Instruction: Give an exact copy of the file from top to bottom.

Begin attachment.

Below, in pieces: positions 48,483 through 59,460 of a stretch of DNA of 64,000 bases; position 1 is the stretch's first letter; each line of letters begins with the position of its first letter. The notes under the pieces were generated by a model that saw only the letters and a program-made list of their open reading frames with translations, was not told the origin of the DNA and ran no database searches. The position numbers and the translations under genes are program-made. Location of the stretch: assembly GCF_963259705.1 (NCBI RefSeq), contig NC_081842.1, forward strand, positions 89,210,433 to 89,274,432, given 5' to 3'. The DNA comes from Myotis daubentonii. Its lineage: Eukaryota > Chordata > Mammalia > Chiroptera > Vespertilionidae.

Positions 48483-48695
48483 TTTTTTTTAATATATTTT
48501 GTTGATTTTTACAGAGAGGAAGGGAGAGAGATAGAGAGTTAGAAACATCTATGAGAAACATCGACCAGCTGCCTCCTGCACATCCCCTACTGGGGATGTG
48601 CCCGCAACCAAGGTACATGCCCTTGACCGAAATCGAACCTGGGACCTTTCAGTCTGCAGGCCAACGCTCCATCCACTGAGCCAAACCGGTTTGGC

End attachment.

Below, in pieces: positions 48,483 through 59,460 of a stretch of DNA of 64,000 bases; position 1 is the stretch's first letter; each line of letters begins with the position of its first letter. The notes under the pieces were generated by a model that saw only the letters and a program-made list of their open reading frames with translations, was not told the origin of the DNA and ran no database searches. The position numbers and the translations under genes are program-made. Location of the stretch: assembly GCF_963259705.1 (NCBI RefSeq), contig NC_081842.1, forward strand, positions 89,210,433 to 89,274,432, given 5' to 3'. The DNA comes from Myotis daubentonii. Its lineage: Eukaryota > Chordata > Mammalia > Chiroptera > Vespertilionidae.

Positions 48483-48695
48483 TTTTTTTTAATATATTTT
48501 GTTGATTTTTACAGAGAGGAAGGGAGAGAGATAGAGAGTTAGAAACATCTATGAGAAACATCGACCAGCTGCCTCCTGCACATCCCCTACTGGGGATGTG
48601 CCCGCAACCAAGGTACATGCCCTTGACCGAAATCGAACCTGGGACCTTTCAGTCTGCAGGCCAACGCTCCATCCACTGAGCCAAACCGGTTTGGC